These are unlike any worms that I know of.

Discussion in 'Emergencies / Diseases / Injuries and Cures' started by mamabahre, Sep 20, 2011.

  1. mamabahre

    mamabahre Chillin' With My Peeps

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    I don't know what they are at all.

    I was giving one of our birds a once over. She is scrawny compared to the rest and frequently picked on. Her comb/wattle got beat up by another hen a while back and I was checking how it is healing when I noticed in a tiny, I mean barely visible little translucent worm crawling on her beak.
    I pulled it off and DH and I both surmised that it must have crawled out her nostril....we think, we don't know for sure.

    I immediately freaked and started checking the rest of the flock. Yup a couple others had the little worm things right by their nostrils. Very very tiny little translucent worm things.

    They are unlike any worms that I have googled/read about. I checked all the chicken poop I could and there is no evidence of any worms in any of it. The rest of the hens besides the one scrawny one (who is very skinny, her keel is very very well defined for a bird her age) are all very plump and healthy. Bright eyed, combs and wattles are nice and bright, their poops look good, they are all energetic and eating and laying nearly every day even with the much shorter days...


    So what the heck is going on here. I just can't figure it out. we planned slaughtering them all this weekend anyway for freezer camp and now I am bumming hard that we might not be able to eat them. We are moving in the spring and we aren't keeping them over the winter no matter what. Their coop isn't really suitable for winter around here and I don't feel comfortable giving them away now with this worm issue.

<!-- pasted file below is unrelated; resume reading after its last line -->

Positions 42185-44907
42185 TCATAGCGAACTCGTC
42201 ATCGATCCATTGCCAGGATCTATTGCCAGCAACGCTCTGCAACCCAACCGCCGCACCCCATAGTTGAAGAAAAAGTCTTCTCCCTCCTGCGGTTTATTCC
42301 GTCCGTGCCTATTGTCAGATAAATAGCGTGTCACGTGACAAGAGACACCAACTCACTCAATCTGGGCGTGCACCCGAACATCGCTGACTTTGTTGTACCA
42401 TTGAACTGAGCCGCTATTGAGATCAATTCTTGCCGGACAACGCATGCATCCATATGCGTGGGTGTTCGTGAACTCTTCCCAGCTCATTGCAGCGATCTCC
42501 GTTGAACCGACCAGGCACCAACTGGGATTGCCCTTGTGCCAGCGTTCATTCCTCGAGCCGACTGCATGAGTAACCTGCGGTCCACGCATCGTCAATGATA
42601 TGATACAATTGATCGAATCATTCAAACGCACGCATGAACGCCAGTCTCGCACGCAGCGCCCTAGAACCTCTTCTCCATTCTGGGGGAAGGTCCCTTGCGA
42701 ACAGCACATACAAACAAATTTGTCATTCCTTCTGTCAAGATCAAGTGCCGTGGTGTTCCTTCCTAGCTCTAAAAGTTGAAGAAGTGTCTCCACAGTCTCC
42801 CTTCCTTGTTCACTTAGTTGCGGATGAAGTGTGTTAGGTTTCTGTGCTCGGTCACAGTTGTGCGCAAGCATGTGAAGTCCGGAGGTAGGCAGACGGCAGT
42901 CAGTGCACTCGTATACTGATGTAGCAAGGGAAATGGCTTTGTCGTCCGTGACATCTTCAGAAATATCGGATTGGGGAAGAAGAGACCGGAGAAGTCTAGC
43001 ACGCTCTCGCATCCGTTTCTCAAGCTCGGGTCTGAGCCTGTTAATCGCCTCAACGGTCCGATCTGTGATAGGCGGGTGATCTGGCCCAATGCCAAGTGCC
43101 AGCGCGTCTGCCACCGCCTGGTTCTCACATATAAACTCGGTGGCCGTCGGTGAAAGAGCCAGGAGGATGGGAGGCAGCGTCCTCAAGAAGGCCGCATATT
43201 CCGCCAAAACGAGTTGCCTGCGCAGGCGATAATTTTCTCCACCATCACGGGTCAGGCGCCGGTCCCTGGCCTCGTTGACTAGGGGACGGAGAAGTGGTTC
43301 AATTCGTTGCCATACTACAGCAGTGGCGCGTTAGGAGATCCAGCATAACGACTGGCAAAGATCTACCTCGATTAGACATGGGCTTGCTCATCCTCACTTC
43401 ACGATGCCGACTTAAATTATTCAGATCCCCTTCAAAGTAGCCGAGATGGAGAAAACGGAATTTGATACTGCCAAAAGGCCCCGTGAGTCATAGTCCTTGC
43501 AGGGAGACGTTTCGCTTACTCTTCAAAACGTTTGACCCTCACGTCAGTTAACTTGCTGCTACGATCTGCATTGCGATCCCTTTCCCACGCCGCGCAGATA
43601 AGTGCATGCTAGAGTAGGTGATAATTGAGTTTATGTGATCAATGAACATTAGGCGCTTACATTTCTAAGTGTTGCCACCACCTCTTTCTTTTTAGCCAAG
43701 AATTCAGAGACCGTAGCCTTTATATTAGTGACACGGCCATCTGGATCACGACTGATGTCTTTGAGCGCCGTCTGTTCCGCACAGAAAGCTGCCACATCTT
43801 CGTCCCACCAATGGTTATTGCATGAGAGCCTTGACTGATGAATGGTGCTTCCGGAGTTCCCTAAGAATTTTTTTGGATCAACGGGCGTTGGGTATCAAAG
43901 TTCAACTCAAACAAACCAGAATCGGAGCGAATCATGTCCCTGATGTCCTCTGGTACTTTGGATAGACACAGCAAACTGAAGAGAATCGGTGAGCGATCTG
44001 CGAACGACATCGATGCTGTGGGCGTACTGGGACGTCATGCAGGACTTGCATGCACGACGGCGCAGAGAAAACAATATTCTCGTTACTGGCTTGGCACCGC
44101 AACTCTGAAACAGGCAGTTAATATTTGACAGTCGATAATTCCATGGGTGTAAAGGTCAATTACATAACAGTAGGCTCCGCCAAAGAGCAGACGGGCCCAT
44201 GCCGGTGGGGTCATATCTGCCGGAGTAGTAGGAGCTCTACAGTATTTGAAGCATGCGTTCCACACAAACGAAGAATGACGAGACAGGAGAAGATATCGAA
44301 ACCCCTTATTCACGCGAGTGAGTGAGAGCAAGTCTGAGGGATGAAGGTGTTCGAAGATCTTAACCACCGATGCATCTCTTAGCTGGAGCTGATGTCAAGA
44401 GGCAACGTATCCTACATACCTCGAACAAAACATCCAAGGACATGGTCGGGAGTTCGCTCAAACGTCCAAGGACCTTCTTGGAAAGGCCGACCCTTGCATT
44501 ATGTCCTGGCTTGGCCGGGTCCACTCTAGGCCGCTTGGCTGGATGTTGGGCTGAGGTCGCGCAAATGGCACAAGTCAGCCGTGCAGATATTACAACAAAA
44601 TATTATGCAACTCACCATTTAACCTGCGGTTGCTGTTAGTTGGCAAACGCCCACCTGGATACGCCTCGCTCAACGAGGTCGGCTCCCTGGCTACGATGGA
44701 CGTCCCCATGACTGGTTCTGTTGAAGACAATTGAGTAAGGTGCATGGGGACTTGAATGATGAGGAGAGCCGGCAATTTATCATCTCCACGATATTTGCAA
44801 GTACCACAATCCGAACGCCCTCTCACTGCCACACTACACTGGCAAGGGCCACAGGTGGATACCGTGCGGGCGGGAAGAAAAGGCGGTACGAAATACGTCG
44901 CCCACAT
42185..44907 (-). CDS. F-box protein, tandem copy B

Any suggestions on what might be going on here. I want to buy a wormer but don't know if it will do anything at all.
     
  2. ChicKat

    ChicKat Overrun With Chickens Premium Member

    Look into eye worms. They are thin and like a thread, but easily white as much as transparent.

    Talk to your county extension agent about the worms. I think That they would not affect the abiity to eat the chickens, because you won't be eating the eyes, or head.

    Good luck with your diagnosis.

    If you don't get enough information email me or PM and I can send you some information I dug up from a couple of months ago.
     
    Last edited: Sep 22, 2011
  3. dawg53

    dawg53 Humble

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    Here's a pic of eyeworm. One is above the thumb and the other is in the front corner of the eye, the tearduct area, white in color and very thin. Scratching the eyes is an indication of eyeworm. Treatment is an equal mixture of valbazen and water dropped into the eyes. Then dose the chicken with 1/2cc valbazen orally undiluted. Repeat treatment in 10 days.
    [​IMG]
     
  4. hokankai

    hokankai Chillin' With My Peeps